Sitting with my back against the pale ochre-colored wall in Joe, The Art of Coffee on East 13th Street, sunlight pouring in the huge front windows. It’s my second time here, the first experience over 2 months ago. I’d had a fresh-squeezed lemonade on that steamy early May Saturday and the tart sensations are still imprinted in my taste memory. Now I sit with a perfect cappuccino, heady and heavy, yet naturally candied with a beautiful flower design flourishing atop the thick foam.
This coffee shop gets notable mention in Adam Roberts’ debut book, Amateur Gourmet: How to Chop, Shop, and Table-Hop Like a Pro (Almost), newly published by Bantam. Roberts, the creator of well-known, witty food blog amateurgourmet.com, recently came to my New School journalism class to talk about his upcoming cookoir (cookbook/memoir). I had devoured the galley we were given in class, absorbing every word. While lighthearted, his words were heavy hitting for me as they chronicled a food affair akin to my own. I, too, began cooking about three years ago, and fell madly in love with the art of cookery (and eating the rewards!). Here is a note I jotted down while reading his book: “I think in many ways Adam Roberts and I are kindred spirits. I keep agreeing whole and a half heartedly with what he says!!!” Throughout the pages of the book, I starred things, folded down page corners, underlined intensely, and jotted notes in the margin such as “Oh my god! Yes! Exactly!” One could confuse my bliss for that of a different sensory experience.
Even though I knew very little about the qualities of good meals growing up in a house of part fresh Korean cuisine and part boxed potato flakes and Hamburger Helper, I have always felt connected to food. It has been my comfort, from spoonfuls of ice cream snuck from the freezer before bedtime to salty, buttery Handi-Snak cheese and cracker packs for breakfast before I put myself on the school bus. As I grew older, I found myself nibbling Fritos and Funyons and yogurt -covered pretzels in my college's library and forming a secret addiction to my neighborhood’s local 3-cheese nachos from Qdoba. My palate was immature. Then a new vegetarian boyfriend inspired me to cut out a butternut squash lasagne recipe from a magazine and tackle a large squash with my dull Ikea knife in my kitchen one day. I’ll leave that story for another day, and just say the resulting rich, deep flavorful dish prompted me to become obsessed with cooking. I’ve now been known to lug armfuls of cookbooks from the library and spend hours tabbing off ones I want to make, feed my appreciative friends delectable dishes, and then have to remove the tabs when the books are due back 2 weeks later. Which is why I use those colorful re-usable Post-it plastic-y tabs; I love those!
But back to Joe. And today. Roberts said he wrote his whole book here, and being as I just watched a movie at the Quad Cinema one block south and I am meeting a friend for dinner one block north, I thought coming here to write a blog entry and get back into the swing of writing would be apropos. It feels good. My iced peppermint rooibois tea is helping. Mmm, winning combination, although the mint is slightly overpowering.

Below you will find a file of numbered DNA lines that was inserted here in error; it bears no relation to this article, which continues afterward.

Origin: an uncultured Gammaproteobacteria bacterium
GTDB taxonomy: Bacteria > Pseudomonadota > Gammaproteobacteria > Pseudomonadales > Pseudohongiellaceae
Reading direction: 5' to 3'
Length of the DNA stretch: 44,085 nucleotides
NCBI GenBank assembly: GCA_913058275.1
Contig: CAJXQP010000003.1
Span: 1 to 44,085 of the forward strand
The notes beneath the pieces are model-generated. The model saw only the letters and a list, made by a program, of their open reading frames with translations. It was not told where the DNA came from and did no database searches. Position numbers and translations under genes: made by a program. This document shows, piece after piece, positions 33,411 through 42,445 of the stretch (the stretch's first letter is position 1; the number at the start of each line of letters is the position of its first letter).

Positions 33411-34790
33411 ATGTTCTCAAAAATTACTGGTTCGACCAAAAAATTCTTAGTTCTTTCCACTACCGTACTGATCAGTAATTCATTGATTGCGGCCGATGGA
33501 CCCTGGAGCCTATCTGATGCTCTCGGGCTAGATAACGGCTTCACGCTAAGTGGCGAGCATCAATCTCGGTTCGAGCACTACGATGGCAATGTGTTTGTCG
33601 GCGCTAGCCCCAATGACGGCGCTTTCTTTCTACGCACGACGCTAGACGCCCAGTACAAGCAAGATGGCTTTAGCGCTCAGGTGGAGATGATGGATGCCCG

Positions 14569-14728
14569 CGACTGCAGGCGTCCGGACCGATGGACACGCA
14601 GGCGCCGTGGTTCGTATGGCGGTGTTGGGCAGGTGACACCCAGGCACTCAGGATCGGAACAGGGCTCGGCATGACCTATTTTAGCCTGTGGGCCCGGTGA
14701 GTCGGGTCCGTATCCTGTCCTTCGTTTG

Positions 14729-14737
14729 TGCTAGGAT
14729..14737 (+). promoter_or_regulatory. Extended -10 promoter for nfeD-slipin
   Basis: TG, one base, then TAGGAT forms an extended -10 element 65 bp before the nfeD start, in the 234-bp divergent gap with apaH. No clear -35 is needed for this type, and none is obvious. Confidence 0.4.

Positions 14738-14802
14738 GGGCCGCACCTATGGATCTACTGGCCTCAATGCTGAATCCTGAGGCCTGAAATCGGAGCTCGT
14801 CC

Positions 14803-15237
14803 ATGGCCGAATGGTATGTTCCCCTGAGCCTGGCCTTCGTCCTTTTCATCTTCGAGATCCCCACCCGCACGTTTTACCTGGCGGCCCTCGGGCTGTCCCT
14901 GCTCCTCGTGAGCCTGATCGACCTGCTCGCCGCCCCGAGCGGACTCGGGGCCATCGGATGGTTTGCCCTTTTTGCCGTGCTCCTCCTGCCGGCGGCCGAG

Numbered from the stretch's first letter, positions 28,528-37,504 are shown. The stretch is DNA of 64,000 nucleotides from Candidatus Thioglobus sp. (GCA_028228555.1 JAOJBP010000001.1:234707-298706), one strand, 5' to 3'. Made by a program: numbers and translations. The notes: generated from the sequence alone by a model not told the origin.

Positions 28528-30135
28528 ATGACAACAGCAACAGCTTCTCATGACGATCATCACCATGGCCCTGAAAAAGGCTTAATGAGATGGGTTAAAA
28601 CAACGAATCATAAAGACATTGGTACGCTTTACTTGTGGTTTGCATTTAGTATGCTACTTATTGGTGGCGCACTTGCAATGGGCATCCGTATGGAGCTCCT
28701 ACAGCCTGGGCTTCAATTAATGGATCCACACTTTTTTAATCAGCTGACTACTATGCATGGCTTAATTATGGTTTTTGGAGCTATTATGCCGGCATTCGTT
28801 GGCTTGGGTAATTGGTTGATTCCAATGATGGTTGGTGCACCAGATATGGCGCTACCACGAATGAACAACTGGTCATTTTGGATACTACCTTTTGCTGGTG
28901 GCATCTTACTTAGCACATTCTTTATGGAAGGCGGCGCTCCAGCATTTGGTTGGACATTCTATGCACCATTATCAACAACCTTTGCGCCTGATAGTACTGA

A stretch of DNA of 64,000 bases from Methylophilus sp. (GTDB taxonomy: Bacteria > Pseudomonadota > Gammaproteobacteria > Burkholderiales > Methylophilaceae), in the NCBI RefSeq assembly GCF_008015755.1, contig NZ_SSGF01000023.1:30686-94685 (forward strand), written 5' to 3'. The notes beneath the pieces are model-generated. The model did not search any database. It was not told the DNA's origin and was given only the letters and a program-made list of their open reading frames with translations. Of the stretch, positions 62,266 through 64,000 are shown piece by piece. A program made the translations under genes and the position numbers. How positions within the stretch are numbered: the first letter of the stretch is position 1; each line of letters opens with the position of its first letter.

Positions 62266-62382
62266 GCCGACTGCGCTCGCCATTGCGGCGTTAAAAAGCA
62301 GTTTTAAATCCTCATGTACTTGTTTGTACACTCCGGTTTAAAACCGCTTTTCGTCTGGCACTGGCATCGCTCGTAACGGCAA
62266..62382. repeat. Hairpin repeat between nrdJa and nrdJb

Waitress was a great movie. Feel good, feel bad, feel nervous, feel empathetic, feel hungry – it evoked many feelings. Those pies…I loved how inventive they were! You weren’t watching a movie about a pie diner of the same old apple, cherry, and peach variety. Jenna (Keri Russell) conjured and created original pies with names like I Hate My Husband Pie, or This Baby is going to Scream His Head Off in the Middle of the Night and Ruin My Life Pie. My favorite character, Old Joe (wonderfully casted Andy Griffith, bow tie and all), who thought the pie shop was his because it was called “Joe’s Pie Diner,” loved the Jenna’s Strawberry Chocolate Oasis Pie the most. He describes the layers of flavors and if every mouth in the theater wasn’t salivating, there must have been some dead taste duds in there. Joe was outwardly crochety, but inwardly caring and his instructions for Jenna to start fresh was precisely what the emotionally drained, financially poor, abused woman needed to hear. I believe it’s what many people need to hear and believe can come true.
The pie-making scenes were my favorite, from the delicate music to the delectable ingredients being lovingly added to the various pie crusts. Loads of glossy, dark melted chocolate, magenta, plump raspberries, gloppy, pale yellow custard cream…makes me want to go home and create my very own pie. One of my favorite elements of the movie is that the character came up with her own pies – it provides inspiration to those of us who have difficulty writing our own recipes. It takes an abundance of self-esteem to make moves to change your life, and it takes loads of the same esteem to think you can put ingredients together and make something taste good without following expert instructions. I am positive I will come up with my own pie within the week. Old Joe and Joe’s coffee shop provide the muse.